There can be many elements affecting these quandaries to take place such as packet-drops and retransmissions, but the problem is mainly of limited bandwidth and network latency. Let’s discuss the solutions to this predicament.


Organizations approach this problem in several ways. Adding bandwidth, reducing demand, and application re-architecture are the most common advances that an organization takes to mitigate the limited bandwidth and network latency problem. Another method can be IT in the backup infrastructure might look at client-side data deduplication technology for remote sites with high backup traffic volume. Bandwidth issues can be also solved by IT via compression. Many organizations such as Blue Coat Systems, Cisco, Riverbed, and others, offer WAN optimization appliance, which reduces traffic volume by more than 60 percent for some backup streams.

In case of remote backup problems, deriving from network performance issues such as excessive packet drops and retransmits, or effects from network latency, the priority, and behavior of the network traffic must be looked at. WAN routers from MPLS providers can be tried in order to make accord with the higher priority of network traffic. Class of Service (CoS) is another process that can be used for resolving the same issue. CoS offers a very coarse granularity which makes it easy to determine the low and high priority service.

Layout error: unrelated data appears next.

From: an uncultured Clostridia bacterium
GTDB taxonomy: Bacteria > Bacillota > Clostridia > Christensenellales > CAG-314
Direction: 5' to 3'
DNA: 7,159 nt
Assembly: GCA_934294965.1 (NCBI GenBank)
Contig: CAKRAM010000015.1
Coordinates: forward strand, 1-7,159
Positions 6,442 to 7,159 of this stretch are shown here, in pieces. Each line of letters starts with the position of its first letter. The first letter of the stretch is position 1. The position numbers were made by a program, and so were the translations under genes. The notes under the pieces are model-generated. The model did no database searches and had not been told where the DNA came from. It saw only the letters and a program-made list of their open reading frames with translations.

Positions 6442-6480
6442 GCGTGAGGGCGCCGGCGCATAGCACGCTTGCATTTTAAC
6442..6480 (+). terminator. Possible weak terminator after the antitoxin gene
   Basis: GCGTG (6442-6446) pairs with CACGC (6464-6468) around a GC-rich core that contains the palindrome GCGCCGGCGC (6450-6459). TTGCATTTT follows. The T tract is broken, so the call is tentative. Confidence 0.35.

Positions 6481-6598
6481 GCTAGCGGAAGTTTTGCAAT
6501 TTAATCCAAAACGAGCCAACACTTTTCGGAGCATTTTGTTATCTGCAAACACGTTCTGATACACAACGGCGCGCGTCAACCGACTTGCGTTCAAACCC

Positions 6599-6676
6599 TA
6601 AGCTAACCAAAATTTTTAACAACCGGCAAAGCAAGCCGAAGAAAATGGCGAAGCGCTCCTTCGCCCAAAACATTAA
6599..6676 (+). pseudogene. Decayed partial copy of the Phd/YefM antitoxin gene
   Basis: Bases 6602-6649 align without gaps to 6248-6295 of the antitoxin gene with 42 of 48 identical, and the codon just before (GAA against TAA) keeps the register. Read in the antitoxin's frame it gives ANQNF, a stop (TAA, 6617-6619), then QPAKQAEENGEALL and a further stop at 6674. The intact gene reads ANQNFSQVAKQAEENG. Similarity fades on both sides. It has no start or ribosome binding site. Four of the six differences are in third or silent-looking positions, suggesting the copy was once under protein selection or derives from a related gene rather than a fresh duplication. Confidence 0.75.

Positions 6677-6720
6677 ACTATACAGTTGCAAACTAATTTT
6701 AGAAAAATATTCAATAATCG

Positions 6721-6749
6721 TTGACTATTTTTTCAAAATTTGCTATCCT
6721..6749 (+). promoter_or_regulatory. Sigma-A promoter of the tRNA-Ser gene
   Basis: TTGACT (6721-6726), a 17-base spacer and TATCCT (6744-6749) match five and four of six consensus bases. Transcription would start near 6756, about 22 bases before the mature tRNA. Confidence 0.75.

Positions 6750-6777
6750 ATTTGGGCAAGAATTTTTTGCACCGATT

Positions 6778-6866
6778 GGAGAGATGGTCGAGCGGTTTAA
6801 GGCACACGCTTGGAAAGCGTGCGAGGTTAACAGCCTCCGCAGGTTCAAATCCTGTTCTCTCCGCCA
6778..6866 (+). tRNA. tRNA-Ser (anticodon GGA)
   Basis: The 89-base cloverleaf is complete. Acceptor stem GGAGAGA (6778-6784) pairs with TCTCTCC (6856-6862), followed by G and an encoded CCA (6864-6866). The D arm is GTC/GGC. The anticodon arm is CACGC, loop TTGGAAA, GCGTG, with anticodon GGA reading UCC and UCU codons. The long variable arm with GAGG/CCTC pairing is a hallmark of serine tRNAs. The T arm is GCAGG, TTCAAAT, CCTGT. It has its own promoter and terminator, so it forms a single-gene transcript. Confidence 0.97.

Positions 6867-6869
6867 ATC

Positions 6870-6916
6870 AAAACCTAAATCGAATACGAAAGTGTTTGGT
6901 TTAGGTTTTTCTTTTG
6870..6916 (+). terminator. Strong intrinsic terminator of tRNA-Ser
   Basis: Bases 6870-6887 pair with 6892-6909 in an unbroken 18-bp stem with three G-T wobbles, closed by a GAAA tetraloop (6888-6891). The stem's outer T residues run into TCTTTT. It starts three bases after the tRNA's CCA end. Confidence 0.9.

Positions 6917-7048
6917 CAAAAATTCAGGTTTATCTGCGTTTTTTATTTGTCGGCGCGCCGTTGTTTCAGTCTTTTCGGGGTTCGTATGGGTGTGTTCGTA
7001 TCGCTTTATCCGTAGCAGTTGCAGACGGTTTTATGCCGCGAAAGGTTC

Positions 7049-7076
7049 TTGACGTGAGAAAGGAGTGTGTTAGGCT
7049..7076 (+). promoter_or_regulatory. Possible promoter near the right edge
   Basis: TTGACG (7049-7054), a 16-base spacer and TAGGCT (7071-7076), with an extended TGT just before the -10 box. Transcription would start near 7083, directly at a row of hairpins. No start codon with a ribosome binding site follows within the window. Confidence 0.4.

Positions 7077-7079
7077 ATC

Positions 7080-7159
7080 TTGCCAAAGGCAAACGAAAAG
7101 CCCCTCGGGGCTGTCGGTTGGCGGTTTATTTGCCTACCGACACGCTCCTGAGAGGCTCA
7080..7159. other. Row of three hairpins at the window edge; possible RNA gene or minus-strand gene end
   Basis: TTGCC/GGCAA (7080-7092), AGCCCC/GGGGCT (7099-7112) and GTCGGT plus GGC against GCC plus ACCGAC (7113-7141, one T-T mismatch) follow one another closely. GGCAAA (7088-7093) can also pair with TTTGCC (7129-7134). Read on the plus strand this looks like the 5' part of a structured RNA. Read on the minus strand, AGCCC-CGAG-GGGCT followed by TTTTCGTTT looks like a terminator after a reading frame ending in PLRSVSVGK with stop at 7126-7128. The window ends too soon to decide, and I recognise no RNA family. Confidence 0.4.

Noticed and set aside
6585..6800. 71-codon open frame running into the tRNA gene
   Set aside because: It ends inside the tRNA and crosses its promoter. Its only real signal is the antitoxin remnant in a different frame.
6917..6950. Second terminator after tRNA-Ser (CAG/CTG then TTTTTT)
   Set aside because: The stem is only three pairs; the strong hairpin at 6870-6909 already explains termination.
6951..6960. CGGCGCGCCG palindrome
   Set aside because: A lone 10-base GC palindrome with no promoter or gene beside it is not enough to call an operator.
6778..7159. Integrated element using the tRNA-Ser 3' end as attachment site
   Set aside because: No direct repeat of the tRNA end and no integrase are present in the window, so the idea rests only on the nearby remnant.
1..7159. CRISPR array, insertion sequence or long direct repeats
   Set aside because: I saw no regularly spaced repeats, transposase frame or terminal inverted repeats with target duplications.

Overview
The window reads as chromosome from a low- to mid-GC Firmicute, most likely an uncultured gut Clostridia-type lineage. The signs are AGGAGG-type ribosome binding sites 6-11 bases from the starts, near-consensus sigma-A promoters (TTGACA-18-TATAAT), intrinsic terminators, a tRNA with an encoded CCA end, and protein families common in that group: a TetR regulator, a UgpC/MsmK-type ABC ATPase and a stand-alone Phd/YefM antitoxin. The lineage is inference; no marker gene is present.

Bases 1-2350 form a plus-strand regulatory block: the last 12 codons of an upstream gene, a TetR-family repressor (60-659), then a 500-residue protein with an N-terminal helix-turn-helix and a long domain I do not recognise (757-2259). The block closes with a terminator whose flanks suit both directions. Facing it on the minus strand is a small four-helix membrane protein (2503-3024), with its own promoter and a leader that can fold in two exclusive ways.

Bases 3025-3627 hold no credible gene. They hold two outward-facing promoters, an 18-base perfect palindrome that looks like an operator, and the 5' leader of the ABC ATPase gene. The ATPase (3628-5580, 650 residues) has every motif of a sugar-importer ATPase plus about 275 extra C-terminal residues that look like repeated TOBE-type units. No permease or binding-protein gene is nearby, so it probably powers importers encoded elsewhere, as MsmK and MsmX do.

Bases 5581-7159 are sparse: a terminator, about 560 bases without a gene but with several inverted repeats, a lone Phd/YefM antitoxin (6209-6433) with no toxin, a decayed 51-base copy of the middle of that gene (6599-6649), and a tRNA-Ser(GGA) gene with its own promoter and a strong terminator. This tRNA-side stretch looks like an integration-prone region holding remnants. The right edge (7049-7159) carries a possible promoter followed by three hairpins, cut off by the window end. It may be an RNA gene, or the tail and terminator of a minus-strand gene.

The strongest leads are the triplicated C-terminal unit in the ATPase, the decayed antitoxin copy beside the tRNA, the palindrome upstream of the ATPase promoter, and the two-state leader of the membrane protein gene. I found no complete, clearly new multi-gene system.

WAN Optimization is another option if CoS is unable to unravel the predicament. Not only compression, accelerations in the appliances can also be carried out by WAN optimization, which increases the throughput and mitigates network latency. Optimization also does mitigate packet loss and minimize retransmits by layering on some error-correction logic. Bulk transfers are speeded up by WAN optimization, which improves the capability of data back up. What it also does is it improves the response times for interactive applications such as databases, reduces bandwidth costs, and presents the opportunity to centralize file storage and consolidate servers. Some analyst firms even indicate that WAN optimization can decrease link utilization from 80 to 40 percent through caching and compression.

Closing Thoughts

Enterprise Back-up technology has evolved significantly from the days of tape cartridges, robotic loaders, storage racks, and offsite vaulting services. With data deduplication, low-cost high capacity disk arrays, and server virtualization, backup technology has advanced significantly. There are numerous backup solutions in the marketplace and innovation is making them more cost effective while increasing performance. Adopting the latest in enterprise backup technology is absolutely the right thing to do. But before that you as an organization must build a strong foundation that considers the integration of job scheduling with backup scheduling. After consolidating on this foundation, think through all of the backup scenarios in terms of common use cases and design backup patterns to support them. Leveraging a short list of standard design patterns will increase quality and performance, which are key

drivers for adopting the remote data backup technology. It makes sense that organizations are eager to migrate to the latest in enterprise backup technology, it is a no brainer!